I read When She Woke (Hillary Jordan) and then this, back to back. In terms of stories, I liked When She Woke better (it takes place in the not so dis...moreI read When She Woke (Hillary Jordan) and then this, back to back. In terms of stories, I liked When She Woke better (it takes place in the not so distant future of Texas, and therefor was easier for me to picture), but I think the Handmaid's Tale is better crafted. I really liked the end of the the Handmaid's tale. I felt that that was a great way to finish the story in a believable way.
The Handmaid's tale chronicle's a woman in the not so distant future of the ex-USA who is still fertile. She is used solely for reproductive purposes. I've read lots of reviews of this book stating that people read it in one sitting, but I couldn't do that. I had to put it down and do something happy for a while. Then again, this could be because I just finished When She Woke, and that is pretty similar to this book.
I do like Atwood's transitions in this book. The main character's, Offred's, narrative drifts between memories and current events. The transitions are smooth and almost dreamlike, adding to the nightmarish quality of the book. Atwood is clearly a gifted writer. There were several plot points in When She Woke which did not work in the story. Nothing like this occurred in Atwood's the Handmaid's tale. The plot worked and continued to work.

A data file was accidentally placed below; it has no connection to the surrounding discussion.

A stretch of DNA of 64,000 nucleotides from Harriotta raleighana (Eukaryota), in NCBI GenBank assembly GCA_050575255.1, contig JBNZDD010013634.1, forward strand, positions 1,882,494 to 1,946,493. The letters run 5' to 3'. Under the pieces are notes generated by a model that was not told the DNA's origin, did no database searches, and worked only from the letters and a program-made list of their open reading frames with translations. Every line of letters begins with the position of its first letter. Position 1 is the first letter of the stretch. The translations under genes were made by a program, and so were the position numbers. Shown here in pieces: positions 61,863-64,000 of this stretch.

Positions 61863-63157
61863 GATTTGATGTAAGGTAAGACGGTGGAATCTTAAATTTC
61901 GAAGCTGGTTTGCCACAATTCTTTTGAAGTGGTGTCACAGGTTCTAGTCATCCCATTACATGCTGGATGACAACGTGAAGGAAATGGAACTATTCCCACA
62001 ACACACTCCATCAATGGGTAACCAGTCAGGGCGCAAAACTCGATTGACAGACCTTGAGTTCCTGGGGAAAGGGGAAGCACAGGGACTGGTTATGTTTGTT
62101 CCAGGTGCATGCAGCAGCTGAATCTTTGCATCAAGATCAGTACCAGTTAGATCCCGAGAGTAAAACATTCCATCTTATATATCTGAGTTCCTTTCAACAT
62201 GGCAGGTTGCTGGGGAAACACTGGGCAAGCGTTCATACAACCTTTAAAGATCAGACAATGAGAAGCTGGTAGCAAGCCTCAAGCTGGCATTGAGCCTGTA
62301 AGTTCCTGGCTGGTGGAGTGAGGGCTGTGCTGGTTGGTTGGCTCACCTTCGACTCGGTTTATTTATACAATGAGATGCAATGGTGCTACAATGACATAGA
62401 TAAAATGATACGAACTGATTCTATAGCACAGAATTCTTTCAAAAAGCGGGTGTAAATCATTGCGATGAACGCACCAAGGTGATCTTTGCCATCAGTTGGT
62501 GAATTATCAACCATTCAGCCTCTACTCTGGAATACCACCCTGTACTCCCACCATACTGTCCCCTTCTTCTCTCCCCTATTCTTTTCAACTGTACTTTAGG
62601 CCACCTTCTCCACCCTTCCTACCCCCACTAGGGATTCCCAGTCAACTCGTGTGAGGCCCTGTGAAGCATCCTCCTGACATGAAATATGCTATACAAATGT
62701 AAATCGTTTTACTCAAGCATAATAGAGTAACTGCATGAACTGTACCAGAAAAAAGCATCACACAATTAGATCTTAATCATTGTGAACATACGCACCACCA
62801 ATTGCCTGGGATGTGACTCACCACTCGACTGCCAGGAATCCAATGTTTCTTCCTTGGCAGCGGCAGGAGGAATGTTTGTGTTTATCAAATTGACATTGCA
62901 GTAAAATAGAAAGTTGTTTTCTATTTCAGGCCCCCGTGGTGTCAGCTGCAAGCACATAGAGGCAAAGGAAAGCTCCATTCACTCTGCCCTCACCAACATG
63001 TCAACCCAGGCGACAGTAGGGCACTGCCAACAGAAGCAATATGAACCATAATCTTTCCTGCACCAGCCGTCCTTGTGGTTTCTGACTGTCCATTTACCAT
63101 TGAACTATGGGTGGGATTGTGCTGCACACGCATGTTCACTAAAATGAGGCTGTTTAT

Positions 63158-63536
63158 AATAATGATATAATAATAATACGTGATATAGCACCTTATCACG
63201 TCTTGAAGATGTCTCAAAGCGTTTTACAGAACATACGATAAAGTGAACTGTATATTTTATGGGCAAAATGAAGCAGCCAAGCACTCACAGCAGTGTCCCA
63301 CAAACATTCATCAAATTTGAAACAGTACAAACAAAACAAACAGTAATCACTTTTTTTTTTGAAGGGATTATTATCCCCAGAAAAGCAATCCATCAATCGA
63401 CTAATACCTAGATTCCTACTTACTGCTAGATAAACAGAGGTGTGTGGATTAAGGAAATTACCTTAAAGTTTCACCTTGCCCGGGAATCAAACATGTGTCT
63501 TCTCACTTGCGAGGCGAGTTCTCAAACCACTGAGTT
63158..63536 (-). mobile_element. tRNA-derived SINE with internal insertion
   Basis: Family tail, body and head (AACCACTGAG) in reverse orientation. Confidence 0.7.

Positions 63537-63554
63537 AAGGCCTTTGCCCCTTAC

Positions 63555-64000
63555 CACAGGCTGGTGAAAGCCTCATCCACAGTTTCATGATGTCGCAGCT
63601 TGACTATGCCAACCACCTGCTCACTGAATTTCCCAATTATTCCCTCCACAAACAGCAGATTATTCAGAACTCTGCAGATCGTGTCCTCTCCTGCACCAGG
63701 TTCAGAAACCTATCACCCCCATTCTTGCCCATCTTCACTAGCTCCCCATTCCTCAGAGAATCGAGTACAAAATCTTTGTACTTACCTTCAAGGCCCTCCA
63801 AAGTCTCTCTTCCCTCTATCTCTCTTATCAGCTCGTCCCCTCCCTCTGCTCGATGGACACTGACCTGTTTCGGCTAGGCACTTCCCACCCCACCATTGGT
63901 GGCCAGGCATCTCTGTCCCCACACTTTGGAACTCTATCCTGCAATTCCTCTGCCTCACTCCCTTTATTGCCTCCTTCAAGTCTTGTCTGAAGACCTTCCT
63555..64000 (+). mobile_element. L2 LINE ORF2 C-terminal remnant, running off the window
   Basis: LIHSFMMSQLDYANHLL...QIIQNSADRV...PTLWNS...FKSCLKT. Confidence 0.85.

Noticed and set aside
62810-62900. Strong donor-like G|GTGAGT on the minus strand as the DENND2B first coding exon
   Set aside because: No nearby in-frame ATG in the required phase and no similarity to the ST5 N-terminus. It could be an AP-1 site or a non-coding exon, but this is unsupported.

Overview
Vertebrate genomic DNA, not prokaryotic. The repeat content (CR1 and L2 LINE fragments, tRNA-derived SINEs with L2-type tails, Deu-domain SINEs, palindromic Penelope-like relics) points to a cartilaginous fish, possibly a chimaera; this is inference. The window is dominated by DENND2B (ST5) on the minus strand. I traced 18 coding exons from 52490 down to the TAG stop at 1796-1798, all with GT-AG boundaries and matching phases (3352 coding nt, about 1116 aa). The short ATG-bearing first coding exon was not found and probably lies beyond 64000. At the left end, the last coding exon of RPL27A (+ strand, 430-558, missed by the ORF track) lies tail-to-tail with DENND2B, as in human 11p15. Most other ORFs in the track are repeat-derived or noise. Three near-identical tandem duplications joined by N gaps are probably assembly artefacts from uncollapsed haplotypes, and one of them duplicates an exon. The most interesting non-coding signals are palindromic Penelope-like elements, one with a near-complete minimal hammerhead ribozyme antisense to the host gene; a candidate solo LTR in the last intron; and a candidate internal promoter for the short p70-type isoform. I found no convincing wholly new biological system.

Overall this book is well written and well crafted. The subject material is very heavy though, and while I know that is the point of the book, this is not a book to take to the beach. I look forward to reading more of Atwood's work in the future.(less)
Whoa. I liked this book WAY more than the Golden Compass. I found it started faster and while initially I didn't know what was happening, I knew enoug...moreWhoa. I liked this book WAY more than the Golden Compass. I found it started faster and while initially I didn't know what was happening, I knew enough to keep reading. I think the first book took a while to get into because I knew nothing about what was going on.
I liked the parallel stories, and I liked the way the book built to a climatic ending. Although that ending takes place in the Amber Spyglass, the Subtle Knife had plenty of intrigue of its own. Characters start to flesh out and the mystery of Dust is slowly starting to come into focus. There are even some deaths in the book which I wasn't expecting from children's book.
I am glad I got through the first book to read this book. I have heard a lot of interesting view points about the Amber Spyglass, so I am excited to read it.(less)
This was my first Bradbury book. I appreciated the 'sci-fi' of the book, i.e. the demonic carnival, the dust witch, the merry-go-round, etc. I wasn't...moreThis was my first Bradbury book. I appreciated the 'sci-fi' of the book, i.e. the demonic carnival, the dust witch, the merry-go-round, etc. I wasn't so into most of Bradbury's descriptions. If I were to divide writing styles into only two camps, those camps would be: